TEXT poetry


Cassandra Atherton

Suburban Sappho
For Gwen Harwood





Early morning. A Thursday. I hear the garage roller door lift and lower. Lift and lower. The rhythm of people leaving for work. I slide out of bed and in the mirrored wardrobe doors I see my hair is greasy. I should wash it. But instead I pick up my pen and start to write.

Incoming conference call from a university at which I have an interview the following week. "Can we test the link?" Sure. I open my computer. "We'll have to call a technician. Could be a while. Stay with us. Just a little longer. Sorry. Sorry. Sorry." I grip my pen.

Late morning. I shut the computer at last. Ignoring the emails in my inbox. All from students. Can I look at their drafts/plans/poems/stories/lives and fix them, fix them, fix them? They can wait. I search for my pen.

The university spreadsheet stares at me from the coffee table. Semester two results. A long list of names with empty columns. Gaping. The spreadsheet points to the huge pile of essays on my bookshelf. Unmarked. My tower of Babel. From my ivory tower. Towering above me. On the top shelf. I pick up my pen and start to correct.

Afternoon. The phone rings. Have I marked the M.A thesis yet? Could I confer on the mark? Due late November. It's still October, but best do it now. Now. Now. I open the temporarily bound book and start to read. This time I use a pencil to mark the errors.

Late afternoon. I reach for my pen. My blackberry vibrates. Incoming text message. A guest lecture. On Tuesday. "Sorry, it's outside your specialist area. You don't mind. You always come up with such inventive lectures. It can't be too much of a stretch. So, can you, can you, can you?" I lay down my pen and pick up my phone.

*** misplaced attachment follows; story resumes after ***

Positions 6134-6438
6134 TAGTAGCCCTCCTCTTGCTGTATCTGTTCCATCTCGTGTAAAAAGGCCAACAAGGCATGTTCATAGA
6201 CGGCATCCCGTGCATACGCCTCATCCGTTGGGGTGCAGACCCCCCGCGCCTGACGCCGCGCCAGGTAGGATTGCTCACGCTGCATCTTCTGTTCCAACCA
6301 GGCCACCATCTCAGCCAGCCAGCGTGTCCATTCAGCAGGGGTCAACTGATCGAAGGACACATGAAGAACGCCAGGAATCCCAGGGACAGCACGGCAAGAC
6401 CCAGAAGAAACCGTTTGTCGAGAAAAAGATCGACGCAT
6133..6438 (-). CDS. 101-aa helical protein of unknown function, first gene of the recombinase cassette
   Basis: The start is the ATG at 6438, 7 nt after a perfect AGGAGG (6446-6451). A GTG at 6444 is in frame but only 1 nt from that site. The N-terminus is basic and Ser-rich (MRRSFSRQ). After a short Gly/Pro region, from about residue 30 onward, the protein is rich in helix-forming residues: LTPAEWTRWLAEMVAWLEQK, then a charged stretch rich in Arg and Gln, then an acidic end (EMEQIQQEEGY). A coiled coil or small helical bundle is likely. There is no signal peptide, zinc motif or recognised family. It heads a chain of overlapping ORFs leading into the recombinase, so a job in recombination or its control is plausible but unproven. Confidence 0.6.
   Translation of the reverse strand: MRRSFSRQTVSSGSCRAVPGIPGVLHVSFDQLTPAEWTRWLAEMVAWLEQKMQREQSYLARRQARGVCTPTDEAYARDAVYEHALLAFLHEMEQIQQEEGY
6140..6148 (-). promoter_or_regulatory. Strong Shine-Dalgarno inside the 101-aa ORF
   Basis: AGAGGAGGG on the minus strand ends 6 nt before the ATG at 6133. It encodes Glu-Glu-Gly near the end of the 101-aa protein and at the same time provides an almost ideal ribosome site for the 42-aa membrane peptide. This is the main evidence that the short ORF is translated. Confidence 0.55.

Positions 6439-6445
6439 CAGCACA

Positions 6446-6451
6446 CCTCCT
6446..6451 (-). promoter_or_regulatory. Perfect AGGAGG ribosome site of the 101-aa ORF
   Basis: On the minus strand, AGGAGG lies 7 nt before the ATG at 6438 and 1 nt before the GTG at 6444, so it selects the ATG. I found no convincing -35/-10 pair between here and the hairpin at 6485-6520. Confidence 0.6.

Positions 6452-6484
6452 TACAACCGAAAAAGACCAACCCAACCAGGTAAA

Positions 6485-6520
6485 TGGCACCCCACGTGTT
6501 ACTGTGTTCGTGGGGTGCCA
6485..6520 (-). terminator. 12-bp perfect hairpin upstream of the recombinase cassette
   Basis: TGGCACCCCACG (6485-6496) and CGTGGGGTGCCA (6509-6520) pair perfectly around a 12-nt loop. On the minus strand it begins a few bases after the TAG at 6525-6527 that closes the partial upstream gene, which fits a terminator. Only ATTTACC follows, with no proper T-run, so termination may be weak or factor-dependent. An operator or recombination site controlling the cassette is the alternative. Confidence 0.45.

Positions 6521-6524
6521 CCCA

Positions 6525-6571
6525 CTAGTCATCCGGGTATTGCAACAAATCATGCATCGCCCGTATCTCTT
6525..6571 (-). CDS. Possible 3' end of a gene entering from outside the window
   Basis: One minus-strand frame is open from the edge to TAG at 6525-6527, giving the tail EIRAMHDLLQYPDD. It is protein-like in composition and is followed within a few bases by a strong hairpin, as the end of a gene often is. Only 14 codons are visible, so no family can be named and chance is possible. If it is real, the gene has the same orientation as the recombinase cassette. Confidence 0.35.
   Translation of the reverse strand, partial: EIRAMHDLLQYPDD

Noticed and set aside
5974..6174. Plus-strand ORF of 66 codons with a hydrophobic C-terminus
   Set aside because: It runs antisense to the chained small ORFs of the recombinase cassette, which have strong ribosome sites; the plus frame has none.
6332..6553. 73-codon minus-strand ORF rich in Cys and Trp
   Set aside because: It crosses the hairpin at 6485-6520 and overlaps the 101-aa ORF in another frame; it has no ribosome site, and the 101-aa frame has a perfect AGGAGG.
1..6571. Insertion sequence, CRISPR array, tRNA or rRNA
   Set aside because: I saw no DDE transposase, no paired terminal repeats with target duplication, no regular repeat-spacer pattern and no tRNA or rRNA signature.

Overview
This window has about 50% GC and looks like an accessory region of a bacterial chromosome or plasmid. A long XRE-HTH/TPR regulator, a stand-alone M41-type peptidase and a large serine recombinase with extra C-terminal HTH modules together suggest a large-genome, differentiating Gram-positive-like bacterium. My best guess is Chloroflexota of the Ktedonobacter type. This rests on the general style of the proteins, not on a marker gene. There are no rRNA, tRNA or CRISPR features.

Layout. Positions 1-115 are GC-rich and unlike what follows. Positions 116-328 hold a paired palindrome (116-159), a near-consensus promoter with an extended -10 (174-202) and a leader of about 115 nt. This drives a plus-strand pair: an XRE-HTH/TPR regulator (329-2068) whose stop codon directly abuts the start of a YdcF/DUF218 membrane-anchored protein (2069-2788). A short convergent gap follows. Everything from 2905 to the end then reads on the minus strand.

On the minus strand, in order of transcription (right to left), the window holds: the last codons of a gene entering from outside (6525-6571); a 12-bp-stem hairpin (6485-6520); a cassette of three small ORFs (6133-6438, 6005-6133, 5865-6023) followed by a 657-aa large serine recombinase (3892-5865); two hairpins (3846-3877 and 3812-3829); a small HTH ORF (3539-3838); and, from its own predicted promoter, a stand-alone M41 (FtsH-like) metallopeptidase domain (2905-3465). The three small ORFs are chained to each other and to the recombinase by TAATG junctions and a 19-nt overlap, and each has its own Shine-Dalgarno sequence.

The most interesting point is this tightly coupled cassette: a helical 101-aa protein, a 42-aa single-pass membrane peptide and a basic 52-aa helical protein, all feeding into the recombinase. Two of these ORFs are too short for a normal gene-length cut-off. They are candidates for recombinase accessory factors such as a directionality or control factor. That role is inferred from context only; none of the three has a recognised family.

Early evening. My cats stir. Their flexed paws kneading the couch's cushion. They run to the kitchen. Looking at me over their shoulders. Am I coming, coming, coming? I surreptitiously slide the pen off the coffee table. Bellamy runs over and nips my leg while Tallulah wails. I tuck the pen behind my ear and go to the kitchen. Friskies tinkle in the bowl. At last I have my moment. I open my book and start to write.

The clock chimes. I have to pick up my husband from work. I take my book and pen to the car and hope he is late. The traffic thwarts me. Gridlock. Red light. 40 kilometers past the school. I can see my husband walking towards the car before I have even parked. Kiss. "I missed you. What is for dinner?" The pen slides off the car seat and he sits on my book.

Late evening. My husband slides his hand up my thigh. Can I spare fifteen minutes? He takes my pen from me. If I am clever, I can manipulate this situation to my advantage. Eleven minutes later he is snoring. I pick up my pen and start to write: Suburban Sappho.





Cassandra Atherton lectures in Romanticism and teaches Creative Writing at the University of Melbourne. She is a scholar of Australian poetry and her book,
Flashing Eyes and Floating Hair, (Australian Scholarly Press, 2007) focused on readings of Gwen Harwood's poetry. Her book of poetry, After Lolita (Ahadada Press) will be published next month and her novel The Man Jar (Printed Matter Press) is currently in press.



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Vol 14 No 1 April 2010
Editors: Nigel Krauth & Jen Webb